Premier League clubs will be desperate to avoid being hit with a ‘double whammy’ financial crisis during the coronavirus outbreak, and will hope to play postponed games as opposed to cancelling them,
Solutions to finish off the 2019/20 season are being evaluated by the FA, Premier League and Football League as football attempts to come to terms with the ravishing impact of COVID-19.
Owen Good, an economist at CEBR, has spoken on the complex situation football clubs currently find themselves in and what the worst case scenario would be for the ‘Manchester Uniteds’ of the world.
He said: “One crucial aspect is whether TV deals have force majeure clauses that allow for the companies that have the TV rights to demand a refund if the games don’t go ahead.
“On top of lost matchday revenue, if that double whammy were to occur, it would be especially damaging for Premier League clubs and those in the Champions League and Europa League. That may be where your Man Utds of the world get hit the hardest.
“Obviously the financial implications depend on how long this lasts. If we end up with something like a two-month delay with the Euros pushed back a summer and the various domestic competitions allowed to finish through the early summer, then the impacts will likely be somewhat mitigated for the bigger clubs.”
Of course, it’s not only the biggest clubs in the UK who would suffer in the event of total cancellation.
All sides playing between Steps 3 and 6 in the non-league pyramid have been told their season has been declared void and expunged from history, but decisions are on-hold with regards to the Premier League, Football League (Championship, L1 and L2) and the National League.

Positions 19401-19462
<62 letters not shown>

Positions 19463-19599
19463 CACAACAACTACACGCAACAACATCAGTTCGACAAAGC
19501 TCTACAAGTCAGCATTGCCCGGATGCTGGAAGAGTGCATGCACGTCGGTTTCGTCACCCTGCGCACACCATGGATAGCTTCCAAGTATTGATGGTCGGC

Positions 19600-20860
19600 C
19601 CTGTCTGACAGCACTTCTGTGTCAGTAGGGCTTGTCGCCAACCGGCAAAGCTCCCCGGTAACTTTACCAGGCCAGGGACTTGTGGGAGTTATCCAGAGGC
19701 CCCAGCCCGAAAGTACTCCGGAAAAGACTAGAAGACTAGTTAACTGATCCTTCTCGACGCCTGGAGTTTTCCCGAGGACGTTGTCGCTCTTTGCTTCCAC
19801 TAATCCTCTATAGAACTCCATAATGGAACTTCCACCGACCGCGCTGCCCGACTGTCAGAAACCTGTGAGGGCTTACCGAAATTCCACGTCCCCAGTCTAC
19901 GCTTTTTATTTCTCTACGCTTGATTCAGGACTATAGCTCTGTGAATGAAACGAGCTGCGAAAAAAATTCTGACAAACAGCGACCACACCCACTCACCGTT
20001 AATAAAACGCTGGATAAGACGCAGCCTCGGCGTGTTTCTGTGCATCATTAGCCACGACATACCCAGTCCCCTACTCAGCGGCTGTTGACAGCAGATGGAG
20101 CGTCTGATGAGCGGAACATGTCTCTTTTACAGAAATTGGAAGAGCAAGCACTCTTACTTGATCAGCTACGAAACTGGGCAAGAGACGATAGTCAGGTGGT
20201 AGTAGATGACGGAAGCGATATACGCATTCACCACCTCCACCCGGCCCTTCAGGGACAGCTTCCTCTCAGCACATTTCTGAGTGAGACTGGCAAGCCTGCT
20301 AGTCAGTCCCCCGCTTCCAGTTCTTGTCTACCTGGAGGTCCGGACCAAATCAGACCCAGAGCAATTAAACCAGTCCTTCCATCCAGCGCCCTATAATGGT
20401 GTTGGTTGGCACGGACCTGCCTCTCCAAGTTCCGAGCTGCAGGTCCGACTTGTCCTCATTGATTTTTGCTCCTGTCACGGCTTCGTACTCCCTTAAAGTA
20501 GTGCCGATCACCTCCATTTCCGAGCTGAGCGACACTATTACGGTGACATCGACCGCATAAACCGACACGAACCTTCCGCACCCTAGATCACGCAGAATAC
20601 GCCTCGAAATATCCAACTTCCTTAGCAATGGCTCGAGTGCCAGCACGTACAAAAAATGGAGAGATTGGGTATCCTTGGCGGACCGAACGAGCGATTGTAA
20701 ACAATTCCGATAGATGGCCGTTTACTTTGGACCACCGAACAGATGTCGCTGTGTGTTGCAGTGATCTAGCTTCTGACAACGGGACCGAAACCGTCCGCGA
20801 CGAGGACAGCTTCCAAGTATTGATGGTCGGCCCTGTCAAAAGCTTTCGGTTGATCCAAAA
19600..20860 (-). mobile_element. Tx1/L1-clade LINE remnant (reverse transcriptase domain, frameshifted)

Good predicts that while clubs in the bigger leagues are relatively safeguarded, smaller sides will face enormous pressure in the coming weeks.
He continued: “Under this scenario I suspect smaller clubs would suffer significantly more.
“Those that rely on a larger percentage of revenue from ticket sales that come week-to-week, and thus don’t have the buffer of a longer-term TV rights deal may suffer cash flow issues and struggle to pay staff.
“In many ways the impacts will resemble that of other industries that are shutting down such as tourism and creative industries, where this essentially represents a stress test.
“This most damaging to those in the worst underlying financial position pre-crisis.
“Assessing the impact on sport if these measures go on significantly longer is far harder, because then the question becomes one of cancelling fixtures and events, as opposed to solely postponements. Clearly that would have a far more significant impact.”
The message is loud and clear from a financial perspective. So long as games are postponed there is an opportunity to balance the downturn when play resumes.
However, if the postponements turn to outright cancellations, it could be a devastating time for English football with numerous clubs in peril.